The E-Learning Experience in Medical School of Casablanca

The E-Learning Experience in Medical School of Casablanca

Ihssane Lembachar (Hassan II University, Morocco), Samir Diouny (Chouaib Doukkali University, Morocco), Zineb Serhier (Hassan II University, Morocco) and Mohammed Bennani Othmani (Hassan II University, Morocco)
Copyright: © 2015 |Pages: 14
DOI: 10.4018/978-1-4666-6316-9.ch012


In recent years, higher education has witnessed significant growth. This unprecedented phenomenon can be attributed to distance education through the application of ICTs. The purpose of this chapter is to bring into focus the experience of e-learning implementation at Casablanca Medical School and investigate learners' attitudes towards e-learning strategy. Of particular relevance to this study are the implementation of two e-learning projects, namely the “Digital Environment Work” (DEW), which allows medical students, faculty, and administrators to access information and online services, and the “@U-PEL 2010 program,” which was launched by Hassan II University in 2010 with a view to supporting holders of a comprehensive strategy for the development of e-learning institutions on the basis of clearly identified projects.
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Economic, social and technological forces have changed the global economy, and the way of life in the world. Specifically, these forces have revolutionized teaching and learning. Technology, the rapid obsolescence of knowledge and training, the need for just-in-time training delivery, and the search for cost-effective ways have redefined the processes that underlie design, development and delivery of training and education.

Over the past two decades, there has been a worldwide proliferation of information and communication technologies (ICT, henceforth) into the field of education. The global adoption of ICT into education has often been seen as a promising tool to revolutionize an outmoded educational system, better prepare students for the information age, and/or accelerate national development efforts (Albirini, 2006). Thioune (2003) notes that e- learning is one of the most rapidly growing fields of education, and its potential impact has been greatly accentuated through the development of ICTs (Thioune). These technologies enhance the effectiveness and efficiency of the educational system through the transmission of different sorts of information required to facilitate the learning process and through adequate learning materials to meet users’ needs (Bertea, 2009). In developing countries, the above promises have generated a national debate about the necessity of educational reforms that will accommodate the new tools (Pelgrum, 2001).

Today, medical education is facing challenges in terms of knowledge, skills and attitudes, resulting in less time for teaching than has previously been the case (Ozuah, 2002). Transition in sites of health care delivery from acute care institutions to community-based settings for chronic care has required adaptations in educational venues (Nair & Finucane, 2003). Therefore, to be considered competent to practice, medical students must cover new fields such as palliative care, geriatrics, genomics and complementary medicine while current medical school curricula is challenged to teach conventional materials (Ozuah, 2002). The traditional learner-centered model that puts learners in control of their own teaching has undergone a major shift toward competency-based curricula that emphasizes the learning outcome rather than the process of education (Leung, 2002). In this changing paradigm, educators are becoming facilitators of learning and assessors of competency; they no longer serve as the sole distributors of content (Ruiz, Michael, Mintzer & Leipzig, 2006).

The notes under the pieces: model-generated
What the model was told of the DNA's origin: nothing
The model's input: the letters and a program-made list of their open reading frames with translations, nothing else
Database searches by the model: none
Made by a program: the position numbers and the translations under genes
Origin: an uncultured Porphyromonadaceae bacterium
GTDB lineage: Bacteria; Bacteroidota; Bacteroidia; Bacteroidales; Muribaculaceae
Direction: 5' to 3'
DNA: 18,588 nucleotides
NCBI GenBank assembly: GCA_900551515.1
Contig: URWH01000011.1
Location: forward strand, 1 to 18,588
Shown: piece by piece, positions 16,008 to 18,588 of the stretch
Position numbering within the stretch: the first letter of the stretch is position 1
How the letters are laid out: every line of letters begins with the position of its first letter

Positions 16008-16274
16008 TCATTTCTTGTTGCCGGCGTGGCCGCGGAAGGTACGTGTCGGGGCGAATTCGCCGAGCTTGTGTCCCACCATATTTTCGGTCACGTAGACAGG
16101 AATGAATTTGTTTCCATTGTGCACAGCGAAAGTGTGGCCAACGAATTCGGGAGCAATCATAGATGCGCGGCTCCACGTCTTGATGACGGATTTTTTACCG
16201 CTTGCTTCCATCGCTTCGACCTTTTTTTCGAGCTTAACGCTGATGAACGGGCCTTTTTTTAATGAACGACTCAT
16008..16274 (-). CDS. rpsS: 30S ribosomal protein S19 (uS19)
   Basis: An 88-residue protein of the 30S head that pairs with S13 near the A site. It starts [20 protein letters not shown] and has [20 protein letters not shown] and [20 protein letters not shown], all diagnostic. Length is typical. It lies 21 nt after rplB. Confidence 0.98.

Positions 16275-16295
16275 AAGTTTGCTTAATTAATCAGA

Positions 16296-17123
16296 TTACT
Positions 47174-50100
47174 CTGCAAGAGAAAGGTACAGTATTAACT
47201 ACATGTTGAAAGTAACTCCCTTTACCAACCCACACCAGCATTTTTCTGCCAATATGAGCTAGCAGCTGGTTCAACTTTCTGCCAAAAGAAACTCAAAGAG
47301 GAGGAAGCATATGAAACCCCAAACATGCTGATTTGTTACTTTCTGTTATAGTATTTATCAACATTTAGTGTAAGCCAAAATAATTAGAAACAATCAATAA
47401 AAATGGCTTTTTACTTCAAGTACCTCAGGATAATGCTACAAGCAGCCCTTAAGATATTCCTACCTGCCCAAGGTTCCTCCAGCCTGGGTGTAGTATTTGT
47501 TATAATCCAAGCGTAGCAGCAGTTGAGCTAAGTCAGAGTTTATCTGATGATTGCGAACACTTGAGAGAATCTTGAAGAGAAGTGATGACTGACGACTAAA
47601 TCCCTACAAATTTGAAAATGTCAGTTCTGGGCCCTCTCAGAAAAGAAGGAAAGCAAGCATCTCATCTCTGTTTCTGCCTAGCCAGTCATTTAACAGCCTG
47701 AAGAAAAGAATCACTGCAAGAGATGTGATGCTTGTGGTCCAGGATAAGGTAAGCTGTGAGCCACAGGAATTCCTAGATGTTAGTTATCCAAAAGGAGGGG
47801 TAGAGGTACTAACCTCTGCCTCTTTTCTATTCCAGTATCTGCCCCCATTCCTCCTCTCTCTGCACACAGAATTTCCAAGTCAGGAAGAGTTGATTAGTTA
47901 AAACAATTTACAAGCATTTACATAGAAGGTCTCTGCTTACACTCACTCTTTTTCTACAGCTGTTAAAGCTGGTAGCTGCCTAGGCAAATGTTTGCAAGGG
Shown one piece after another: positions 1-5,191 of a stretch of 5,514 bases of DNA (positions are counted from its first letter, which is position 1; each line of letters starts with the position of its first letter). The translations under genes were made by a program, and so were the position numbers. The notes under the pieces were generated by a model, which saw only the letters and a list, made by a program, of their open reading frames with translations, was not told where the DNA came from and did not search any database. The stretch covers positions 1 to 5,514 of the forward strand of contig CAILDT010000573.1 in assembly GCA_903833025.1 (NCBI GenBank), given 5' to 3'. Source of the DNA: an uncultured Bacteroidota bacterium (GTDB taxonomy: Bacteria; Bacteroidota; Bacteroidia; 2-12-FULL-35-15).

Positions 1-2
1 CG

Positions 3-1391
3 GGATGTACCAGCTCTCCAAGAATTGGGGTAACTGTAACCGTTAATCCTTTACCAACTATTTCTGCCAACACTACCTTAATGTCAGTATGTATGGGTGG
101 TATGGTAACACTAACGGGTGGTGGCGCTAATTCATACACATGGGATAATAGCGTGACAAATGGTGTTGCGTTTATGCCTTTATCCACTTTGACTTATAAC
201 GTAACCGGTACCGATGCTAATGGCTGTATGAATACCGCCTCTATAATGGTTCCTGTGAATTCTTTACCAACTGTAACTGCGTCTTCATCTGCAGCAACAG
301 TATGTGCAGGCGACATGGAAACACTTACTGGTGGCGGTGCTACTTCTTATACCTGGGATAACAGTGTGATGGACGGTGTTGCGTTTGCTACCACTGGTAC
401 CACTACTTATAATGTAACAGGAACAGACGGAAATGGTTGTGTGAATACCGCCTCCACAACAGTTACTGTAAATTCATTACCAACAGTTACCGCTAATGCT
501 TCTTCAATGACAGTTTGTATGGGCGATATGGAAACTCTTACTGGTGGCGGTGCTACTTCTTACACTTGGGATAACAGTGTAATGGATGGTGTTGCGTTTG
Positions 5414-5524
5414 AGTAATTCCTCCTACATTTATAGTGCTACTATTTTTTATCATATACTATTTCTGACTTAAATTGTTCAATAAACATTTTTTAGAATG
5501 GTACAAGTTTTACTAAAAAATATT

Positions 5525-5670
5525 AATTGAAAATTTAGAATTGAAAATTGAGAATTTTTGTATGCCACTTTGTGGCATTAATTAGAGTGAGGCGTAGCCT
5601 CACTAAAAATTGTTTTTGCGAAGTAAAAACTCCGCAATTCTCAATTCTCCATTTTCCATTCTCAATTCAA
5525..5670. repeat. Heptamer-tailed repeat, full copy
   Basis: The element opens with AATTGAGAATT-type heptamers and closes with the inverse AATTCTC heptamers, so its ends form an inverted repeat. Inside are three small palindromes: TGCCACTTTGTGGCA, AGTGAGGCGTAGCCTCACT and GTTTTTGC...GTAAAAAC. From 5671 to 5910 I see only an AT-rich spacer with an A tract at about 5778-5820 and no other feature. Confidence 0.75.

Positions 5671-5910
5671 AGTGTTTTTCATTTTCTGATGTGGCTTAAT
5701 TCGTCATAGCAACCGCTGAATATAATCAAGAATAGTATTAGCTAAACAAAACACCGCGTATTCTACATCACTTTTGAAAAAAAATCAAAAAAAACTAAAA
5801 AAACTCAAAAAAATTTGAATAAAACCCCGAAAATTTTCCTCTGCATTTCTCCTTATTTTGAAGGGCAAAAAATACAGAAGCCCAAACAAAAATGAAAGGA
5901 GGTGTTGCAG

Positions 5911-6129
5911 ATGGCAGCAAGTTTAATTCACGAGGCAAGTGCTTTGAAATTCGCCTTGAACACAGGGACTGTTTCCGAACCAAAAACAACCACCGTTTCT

E-learning gives medical educators the occasion to improve the efficiency and effectiveness of educational materials by providing them with a set of online resources to facilitate the learning process (Chodorow, 1996). Furthermore e-learning transforms the role of the teacher, allows learning to be individualized, and enhances learners’ interactions with others, which seems to point toward a revolution in education (Ruiz, Michael, Mintzer & Leipzig, 2006).

An appropriate infrastructure to support e-learning within medical education namely repositories, allows clinicians to access a virtual database and get at the same time answers to clinical questions and the latest research information (Ruiz, Michael, Mintzer & Leipzig, 2006). E-learning also uses multimedia to assist with assimilation of medical content. A video clip that shows a child with a stridor, a ‘‘flash’’ animation that demonstrates a cellular process, a written case with pictures (a rash)/audio (heart sounds) to demonstrate a physical sign; the technology of such technologies allows medical students to practice away from the bedside or perhaps in areas where contact with certain pathologies is limited (Choules, 2007).

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